(FRAGMENTS OF M.S.S., WRITTEN DOWN BY J. . . . .)
The longings of no human heart are to be lightly set aside; each one of them is a sub-tone in the great harmony of life; each one is the cry of some brother who has often forgotten his language, but still feels his wants. In his heart burns: however feebly, the spark from the Divine ever seeking the way back to the centre from which it came.
True it is that a man may have been initiated, in his past lives, into many degrees of knowledge and power, who yet had not had certain experiences necessary before entering on the next degree; and furthermore, that not one single degree can be lost to him, even though he may now appear before you, in a human garb not inviting, not puissant, not impetuous, nor in any sense free from faults.
once wrote: "An abyss opens behind each step; he cannot go back, and an irresistible impulse urges him forward."
That "abyss" is the "era of achievement," the passage from an "intermediate form" into a "new type." It is not mere absorption. Absorption goes on for periods anterior to it. During the absorption, and after saturation, the being goes on assimilating. Adjacent tissue — so to say — alters by either what your scientists call infiltration, or by what Patanjali calls supply of natures. There could not be, when the process is completed, any recession to the old type after the intermediate form has disappeared. But truly, just as in your material world, during vast shadowy periods, the vacated — almost — intermediate types floated about until the habit of nature had changed and they became useless, and many beings had again and again reoccupied these forms, so in each daily life, or moral life, the intermediate forms remain until your habit has totally altered. They then disappear forever. So it is an abyss, great, profound, wide, silent and tenantless.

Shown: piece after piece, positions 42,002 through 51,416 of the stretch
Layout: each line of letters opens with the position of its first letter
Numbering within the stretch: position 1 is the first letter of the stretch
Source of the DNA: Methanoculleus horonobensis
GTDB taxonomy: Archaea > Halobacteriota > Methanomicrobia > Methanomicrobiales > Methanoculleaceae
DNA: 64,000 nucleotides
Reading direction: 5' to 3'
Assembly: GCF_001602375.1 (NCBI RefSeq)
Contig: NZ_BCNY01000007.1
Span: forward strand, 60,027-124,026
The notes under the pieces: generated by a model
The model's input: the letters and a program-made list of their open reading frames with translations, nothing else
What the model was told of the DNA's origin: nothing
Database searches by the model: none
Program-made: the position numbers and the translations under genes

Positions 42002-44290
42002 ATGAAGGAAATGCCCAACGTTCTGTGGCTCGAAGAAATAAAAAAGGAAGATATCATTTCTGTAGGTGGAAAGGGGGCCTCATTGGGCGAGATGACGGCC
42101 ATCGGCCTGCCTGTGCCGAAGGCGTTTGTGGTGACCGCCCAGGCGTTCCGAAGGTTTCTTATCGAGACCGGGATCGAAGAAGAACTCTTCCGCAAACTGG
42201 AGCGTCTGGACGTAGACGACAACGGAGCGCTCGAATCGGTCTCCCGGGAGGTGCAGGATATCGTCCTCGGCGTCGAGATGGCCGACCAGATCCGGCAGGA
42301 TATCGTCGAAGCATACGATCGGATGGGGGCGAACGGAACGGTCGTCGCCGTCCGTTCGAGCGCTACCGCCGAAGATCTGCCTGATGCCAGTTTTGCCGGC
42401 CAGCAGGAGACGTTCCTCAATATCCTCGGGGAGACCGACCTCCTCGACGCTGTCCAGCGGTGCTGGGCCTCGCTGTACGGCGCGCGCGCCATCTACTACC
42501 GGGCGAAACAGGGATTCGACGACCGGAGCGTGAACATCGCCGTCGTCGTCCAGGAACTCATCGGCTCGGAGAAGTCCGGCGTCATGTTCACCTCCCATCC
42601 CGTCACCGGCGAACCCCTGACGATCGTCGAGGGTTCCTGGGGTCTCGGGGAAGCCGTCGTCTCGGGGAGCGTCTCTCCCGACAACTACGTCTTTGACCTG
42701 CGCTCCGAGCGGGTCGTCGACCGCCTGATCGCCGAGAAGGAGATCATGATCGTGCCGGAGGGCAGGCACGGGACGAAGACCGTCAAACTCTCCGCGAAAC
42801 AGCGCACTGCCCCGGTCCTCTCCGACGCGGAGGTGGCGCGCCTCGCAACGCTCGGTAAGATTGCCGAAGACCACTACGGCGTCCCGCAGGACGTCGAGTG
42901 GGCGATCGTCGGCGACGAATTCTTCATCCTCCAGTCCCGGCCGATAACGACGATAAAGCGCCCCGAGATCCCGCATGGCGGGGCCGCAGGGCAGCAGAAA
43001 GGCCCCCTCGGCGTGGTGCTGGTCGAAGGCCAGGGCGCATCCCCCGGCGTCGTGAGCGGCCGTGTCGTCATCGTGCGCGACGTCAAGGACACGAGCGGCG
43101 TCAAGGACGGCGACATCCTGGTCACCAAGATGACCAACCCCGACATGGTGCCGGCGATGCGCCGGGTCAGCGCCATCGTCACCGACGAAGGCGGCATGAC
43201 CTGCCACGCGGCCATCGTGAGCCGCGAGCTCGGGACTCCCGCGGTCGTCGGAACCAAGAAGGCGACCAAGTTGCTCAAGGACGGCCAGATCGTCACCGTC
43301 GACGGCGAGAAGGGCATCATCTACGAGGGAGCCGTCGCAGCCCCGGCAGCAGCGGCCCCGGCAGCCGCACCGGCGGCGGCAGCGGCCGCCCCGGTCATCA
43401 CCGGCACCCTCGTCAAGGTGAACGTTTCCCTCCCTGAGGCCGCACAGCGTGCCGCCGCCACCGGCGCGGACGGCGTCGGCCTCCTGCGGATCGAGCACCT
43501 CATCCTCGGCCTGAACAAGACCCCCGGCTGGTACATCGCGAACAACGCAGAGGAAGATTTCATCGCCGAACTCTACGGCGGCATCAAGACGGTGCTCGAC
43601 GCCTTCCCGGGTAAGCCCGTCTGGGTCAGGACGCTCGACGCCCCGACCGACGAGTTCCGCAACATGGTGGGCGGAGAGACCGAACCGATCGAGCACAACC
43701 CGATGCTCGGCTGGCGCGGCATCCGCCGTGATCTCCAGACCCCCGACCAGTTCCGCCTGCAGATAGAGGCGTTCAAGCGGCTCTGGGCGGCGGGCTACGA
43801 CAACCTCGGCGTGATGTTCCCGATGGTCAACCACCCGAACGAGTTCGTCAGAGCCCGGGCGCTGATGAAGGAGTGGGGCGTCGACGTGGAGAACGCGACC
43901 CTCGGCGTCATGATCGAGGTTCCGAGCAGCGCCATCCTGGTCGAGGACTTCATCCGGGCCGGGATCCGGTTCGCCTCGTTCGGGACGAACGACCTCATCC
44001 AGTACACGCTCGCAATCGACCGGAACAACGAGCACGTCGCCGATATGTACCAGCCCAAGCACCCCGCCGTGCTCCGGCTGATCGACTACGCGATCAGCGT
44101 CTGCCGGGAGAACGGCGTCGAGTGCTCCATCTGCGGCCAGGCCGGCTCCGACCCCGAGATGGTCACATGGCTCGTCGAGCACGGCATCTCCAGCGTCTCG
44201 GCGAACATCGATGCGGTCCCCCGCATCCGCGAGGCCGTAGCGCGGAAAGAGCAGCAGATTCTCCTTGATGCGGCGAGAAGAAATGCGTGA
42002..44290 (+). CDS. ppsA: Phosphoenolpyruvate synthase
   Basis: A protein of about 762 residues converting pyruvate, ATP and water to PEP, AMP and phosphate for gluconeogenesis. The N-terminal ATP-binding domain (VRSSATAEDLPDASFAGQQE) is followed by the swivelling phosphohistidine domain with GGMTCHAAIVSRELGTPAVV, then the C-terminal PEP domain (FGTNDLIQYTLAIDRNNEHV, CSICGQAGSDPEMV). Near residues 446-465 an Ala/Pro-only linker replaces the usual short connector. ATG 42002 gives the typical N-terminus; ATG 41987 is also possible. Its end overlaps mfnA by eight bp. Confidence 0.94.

In a sense it is like the closed valve in the circulation, which permits no blood to engorge the heart. And the impulse that urges forward, has its source in the great heart which urges on the astral light that makes our poor human hearts beat to and fro. And as the mere motion of the heart cannot be stopped at ease because it is the servant of the great heart, so the impulse cannot be resisted by him who has voluntarily gone into the vast circulation of the great Adam; who, urged on by reverberating echoes from a living past, has started toward the goal. Often he knows not why he does so, and is perhaps unaware that the echoes have transformed themselves, by the subtle alchemy of nature, into unconscious leanings very often called "atavistic" (wrongly) by scientific men. So he knows them not as echoes.
Perhaps failure to carry out a chosen plan is part of a necessary step. Our failures to encompass a set end are our best teachers, provided we recognize the real work that inevitably is contained in the failure.
The very rush of the onset made by him who impetuously enters the path, has in itself the recoil, and a brave ship is required; and not only a brave ship, but also the pilot called by the name "experience," and the captain who has sailed in many seas.
Each man keeps his own account — with his eyes closed; but his hand writes down the correct sums, and the balance has to be struck.
The examiner of accounts is deaf, dumb and blind; the entries are in relief, and he measures them by touch.
I charge you to give these words to those whom you know are waiting and anxious to hear or see any words of mine.
May we be guided towards the living Truth.
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